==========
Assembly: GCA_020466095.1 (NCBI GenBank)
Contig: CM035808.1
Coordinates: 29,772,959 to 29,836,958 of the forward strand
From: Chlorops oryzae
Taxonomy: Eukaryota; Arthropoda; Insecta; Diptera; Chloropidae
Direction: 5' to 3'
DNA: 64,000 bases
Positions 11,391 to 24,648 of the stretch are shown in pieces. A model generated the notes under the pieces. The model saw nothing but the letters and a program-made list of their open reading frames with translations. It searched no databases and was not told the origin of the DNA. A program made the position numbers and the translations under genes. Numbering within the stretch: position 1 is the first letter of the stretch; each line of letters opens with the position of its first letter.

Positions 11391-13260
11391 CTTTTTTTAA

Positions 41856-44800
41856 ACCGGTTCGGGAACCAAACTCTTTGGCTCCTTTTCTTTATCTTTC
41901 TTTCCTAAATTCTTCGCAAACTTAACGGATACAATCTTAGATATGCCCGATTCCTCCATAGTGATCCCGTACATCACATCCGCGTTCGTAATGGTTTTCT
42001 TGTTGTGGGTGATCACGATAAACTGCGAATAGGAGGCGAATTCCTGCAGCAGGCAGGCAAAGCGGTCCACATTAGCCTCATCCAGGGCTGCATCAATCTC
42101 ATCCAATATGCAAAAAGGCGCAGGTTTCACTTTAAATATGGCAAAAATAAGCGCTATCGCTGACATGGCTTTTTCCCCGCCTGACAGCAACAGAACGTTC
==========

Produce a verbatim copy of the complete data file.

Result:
Assembly: GCA_020466095.1 (NCBI GenBank)
Contig: CM035808.1
Coordinates: 29,772,959 to 29,836,958 of the forward strand
From: Chlorops oryzae
Taxonomy: Eukaryota; Arthropoda; Insecta; Diptera; Chloropidae
Direction: 5' to 3'
DNA: 64,000 bases
Positions 11,391 to 24,648 of the stretch are shown in pieces. A model generated the notes under the pieces. The model saw nothing but the letters and a program-made list of their open reading frames with translations. It searched no databases and was not told the origin of the DNA. A program made the position numbers and the translations under genes. Numbering within the stretch: position 1 is the first letter of the stretch; each line of letters opens with the position of its first letter.

Positions 11391-13260
11391 CTTTTTTTAA

Positions 41856-44800
41856 ACCGGTTCGGGAACCAAACTCTTTGGCTCCTTTTCTTTATCTTTC
41901 TTTCCTAAATTCTTCGCAAACTTAACGGATACAATCTTAGATATGCCCGATTCCTCCATAGTGATCCCGTACATCACATCCGCGTTCGTAATGGTTTTCT
42001 TGTTGTGGGTGATCACGATAAACTGCGAATAGGAGGCGAATTCCTGCAGCAGGCAGGCAAAGCGGTCCACATTAGCCTCATCCAGGGCTGCATCAATCTC
42101 ATCCAATATGCAAAAAGGCGCAGGTTTCACTTTAAATATGGCAAAAATAAGCGCTATCGCTGACATGGCTTTTTCCCCGCCTGACAGCAACAGAACGTTC